How to Vacuum Carpeted Stairs

Vacuuming regular, non-carpeted stairs is hard work. Add carpeting on top of the stairs and your task becomes double the trouble. But does it have to be this way? No. There are few simple rules that if you follow, will make things much easier.

How To Vacuum Carpeted Stairs?

Here’s a 3 step method that will guide you all the way through from choosing the best tools to giving your carpeted stairs a beautiful clean –

1. Choose a Suitable Vacuum

Choosing a suitable vacuum is like getting half the job done. There are 5 major types of vacuum available that each solves a specific purpose on their own. Not all are the same and some might not be suitable for you. The vacuum types are –

i. Canister

Canister vacuums are one of the most popular options for cleaning floors. But they’re not so popular as a stair vacuum. Why? Because they cannot be carried over on the stairs as they’re very heavy and will need a power cable to run. But with a few changes, you can get your canister filter to do the job. All you need is an extension hose and attachable brushes. If that can be managed then you don’t need to go for other vacuum types. Plus, other vacuums won’t be as powerful as this one.

ii. Stick

Stick vacuums are almost similar to handheld ones. Except handheld vacuums are made much compact while these are shaped like a stick. They can come both as cord powered and battery-powered like handheld varieties. Stick vacuums have some similarities to upright vacuums. While the former one’s heavy, the latter is very light and can create a suction of nearly the same strength as the former.

iii. Handheld

These vacuums are very small and are usually around a few inches to feet in length. You can get them in both wired and wireless varieties depending on your choice and needs. But don’t be fooled by the battery-powered ones, they’re very powerful these days. Cleaning complicated areas of a stair such as corners and risers can be somewhat difficult with typical cleaning brushes or pipes but since handheld vacuums can be turned and twisted as you need to, they can be quite a helpful cleaning machine.

iv. Upright

Upright vacuums have all the mechanisms set up linearly. Everything from the air input to dust storage, all is set upon one after one on top of each other, thus the name upright suits them perfectly. One benefit of using an upright vacuum while cleaning stairs is there’s only one part. There’s no moving part that you have to plug in or set multiple machines on the stair, which can be quite cumbersome in that case. If carrying weight is not an issue for you and you can comfortably hold the machine for the whole cleaning time in your hand then getting an upright vacuum can be a great idea. There are lighter variations available for this vacuum as well. Even if you still don’t like the idea of carrying a vacuum machine throughout the whole staircase, there are extension pipes available with which you can clean the stair without carrying the heavy vacuum machine in your hand.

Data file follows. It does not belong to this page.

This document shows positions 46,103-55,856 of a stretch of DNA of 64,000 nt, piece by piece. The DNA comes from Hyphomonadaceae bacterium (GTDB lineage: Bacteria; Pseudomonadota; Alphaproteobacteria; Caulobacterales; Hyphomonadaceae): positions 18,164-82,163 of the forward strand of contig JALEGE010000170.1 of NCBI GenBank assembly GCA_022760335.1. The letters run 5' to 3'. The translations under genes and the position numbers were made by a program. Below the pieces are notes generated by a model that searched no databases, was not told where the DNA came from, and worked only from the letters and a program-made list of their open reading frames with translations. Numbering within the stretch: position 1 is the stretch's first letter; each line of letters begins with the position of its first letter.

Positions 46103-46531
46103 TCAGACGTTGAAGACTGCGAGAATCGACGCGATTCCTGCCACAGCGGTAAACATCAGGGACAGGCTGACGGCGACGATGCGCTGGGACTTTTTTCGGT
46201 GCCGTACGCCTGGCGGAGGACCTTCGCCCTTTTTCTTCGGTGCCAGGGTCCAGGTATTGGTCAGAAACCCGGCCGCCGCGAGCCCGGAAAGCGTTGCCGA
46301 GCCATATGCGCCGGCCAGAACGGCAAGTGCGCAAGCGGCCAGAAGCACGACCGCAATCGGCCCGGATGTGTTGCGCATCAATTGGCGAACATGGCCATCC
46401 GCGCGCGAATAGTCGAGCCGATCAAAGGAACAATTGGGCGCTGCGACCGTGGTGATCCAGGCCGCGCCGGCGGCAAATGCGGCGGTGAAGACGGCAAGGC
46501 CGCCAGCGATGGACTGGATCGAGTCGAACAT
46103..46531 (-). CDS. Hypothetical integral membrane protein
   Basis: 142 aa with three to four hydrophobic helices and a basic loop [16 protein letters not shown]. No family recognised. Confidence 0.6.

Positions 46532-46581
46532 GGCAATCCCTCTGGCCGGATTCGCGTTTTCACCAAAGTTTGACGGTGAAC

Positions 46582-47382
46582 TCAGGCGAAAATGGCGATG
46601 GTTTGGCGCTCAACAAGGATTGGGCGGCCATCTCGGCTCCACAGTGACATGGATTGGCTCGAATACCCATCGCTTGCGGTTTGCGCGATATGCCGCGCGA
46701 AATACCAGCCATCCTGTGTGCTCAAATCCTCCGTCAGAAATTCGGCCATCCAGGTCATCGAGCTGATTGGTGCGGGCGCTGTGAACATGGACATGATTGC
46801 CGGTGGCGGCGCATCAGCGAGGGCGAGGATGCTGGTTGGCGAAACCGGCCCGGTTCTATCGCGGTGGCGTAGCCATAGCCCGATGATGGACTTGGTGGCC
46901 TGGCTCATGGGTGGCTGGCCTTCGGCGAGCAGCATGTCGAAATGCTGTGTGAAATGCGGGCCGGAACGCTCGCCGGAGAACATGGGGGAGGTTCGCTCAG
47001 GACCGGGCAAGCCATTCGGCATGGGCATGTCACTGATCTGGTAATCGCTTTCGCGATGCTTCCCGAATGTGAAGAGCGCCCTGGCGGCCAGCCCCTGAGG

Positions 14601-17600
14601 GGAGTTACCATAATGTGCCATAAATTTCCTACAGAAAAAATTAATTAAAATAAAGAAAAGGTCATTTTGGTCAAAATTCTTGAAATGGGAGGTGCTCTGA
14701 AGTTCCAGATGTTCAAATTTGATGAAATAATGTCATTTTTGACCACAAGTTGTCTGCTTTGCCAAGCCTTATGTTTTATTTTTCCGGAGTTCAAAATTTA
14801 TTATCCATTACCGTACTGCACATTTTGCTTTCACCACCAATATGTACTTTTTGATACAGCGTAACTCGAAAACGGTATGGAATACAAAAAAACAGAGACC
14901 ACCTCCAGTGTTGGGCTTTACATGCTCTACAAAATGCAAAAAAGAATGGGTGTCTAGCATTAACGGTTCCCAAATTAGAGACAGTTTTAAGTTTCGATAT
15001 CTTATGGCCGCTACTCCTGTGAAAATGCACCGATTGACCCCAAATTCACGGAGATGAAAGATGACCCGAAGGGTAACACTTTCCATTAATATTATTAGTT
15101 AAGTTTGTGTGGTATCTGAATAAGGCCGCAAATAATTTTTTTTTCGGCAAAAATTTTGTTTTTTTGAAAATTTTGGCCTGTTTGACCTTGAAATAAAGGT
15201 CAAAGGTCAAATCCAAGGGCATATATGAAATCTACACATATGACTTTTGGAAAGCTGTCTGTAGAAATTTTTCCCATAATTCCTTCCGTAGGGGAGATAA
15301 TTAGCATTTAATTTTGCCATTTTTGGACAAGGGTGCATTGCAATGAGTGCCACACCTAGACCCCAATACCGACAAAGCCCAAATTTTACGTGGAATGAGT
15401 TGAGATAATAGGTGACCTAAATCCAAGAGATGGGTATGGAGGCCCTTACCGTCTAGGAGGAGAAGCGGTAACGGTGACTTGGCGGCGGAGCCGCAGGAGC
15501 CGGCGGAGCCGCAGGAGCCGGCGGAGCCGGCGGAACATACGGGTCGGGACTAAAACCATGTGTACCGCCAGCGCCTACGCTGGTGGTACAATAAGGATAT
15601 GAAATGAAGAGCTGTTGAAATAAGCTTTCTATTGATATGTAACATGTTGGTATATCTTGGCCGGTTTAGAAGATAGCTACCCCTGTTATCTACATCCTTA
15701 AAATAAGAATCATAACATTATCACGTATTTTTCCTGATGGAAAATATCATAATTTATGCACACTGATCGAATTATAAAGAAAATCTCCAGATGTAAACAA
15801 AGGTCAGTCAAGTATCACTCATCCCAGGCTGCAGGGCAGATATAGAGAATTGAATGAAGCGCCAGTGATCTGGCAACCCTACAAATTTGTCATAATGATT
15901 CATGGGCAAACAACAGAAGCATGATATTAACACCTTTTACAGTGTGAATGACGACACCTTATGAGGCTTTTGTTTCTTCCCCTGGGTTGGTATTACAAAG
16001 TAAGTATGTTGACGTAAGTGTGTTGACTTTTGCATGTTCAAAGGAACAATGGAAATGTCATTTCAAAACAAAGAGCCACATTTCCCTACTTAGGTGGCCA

v. Central Vacuum

Central vacuums are the best of all these vacuum types. You set the machine in your house and clean everything with the extension pipe connected with it. If you don’t have budget limitations then this can be a great addition to your house. As you’ve decided upon your preferred vacuum and gathered the necessary hose and brushes, go to the next step.

2. Cleaning the Edges

Start from the edges. They accumulate the most bacteria and dirt. Start from the top of the staircase and go from top to bottom. The reason why you should clean the edges first is that if you leave it for later, the treads will get dirty and you’d have to repeat the whole cleaning process. This would make things complicated. Carpets can hold much dirt and oil inside of them and can still look beautiful and clean. The thick layers can hold a good amount of dirt and simply vacuuming won’t be enough in this case. Motorized brushes will help in this case. Brushes can vibrate the thick fabric and get the dirt particles coming out and which the vacuum will easily take inside.

3. Cleaning the Treads and Risers

Once you’re done with the corners, cleaning the treads and riser will be a much easier task. Risers are the vertical part in between two stairs and treads are the part we stand upon or the horizontal part of a stair. Cleaning the treads is similar to how you would clean carpet flooring. There’s no difference there. However, the risers are somewhat difficult to clean. Since the part is vertical, you would have to hold the vacuum accordingly. It can be hard work if your vacuum is on the heavier side. Follow the same top-down method while cleaning the treads and risers. It will ensure dirt from the top stairs fall to the downstair. This is a good idea because you won’t have to re-clean the stairs since the bottom stairs will be cleaned at last.

Conclusion

Try to clean your stairs regularly or several times a week, depending on how much the stairs are being used. Vacuuming will not be enough sometimes. As dirt continues to settle on the carpet for months of use, you should give it a full wash. If food chunks or large amounts of dirt fall onto the stairs, try to remove it manually. Letting this type of dirt sit on the carpets for a long time will create permanent marks and won’t usually go away after cleaning.

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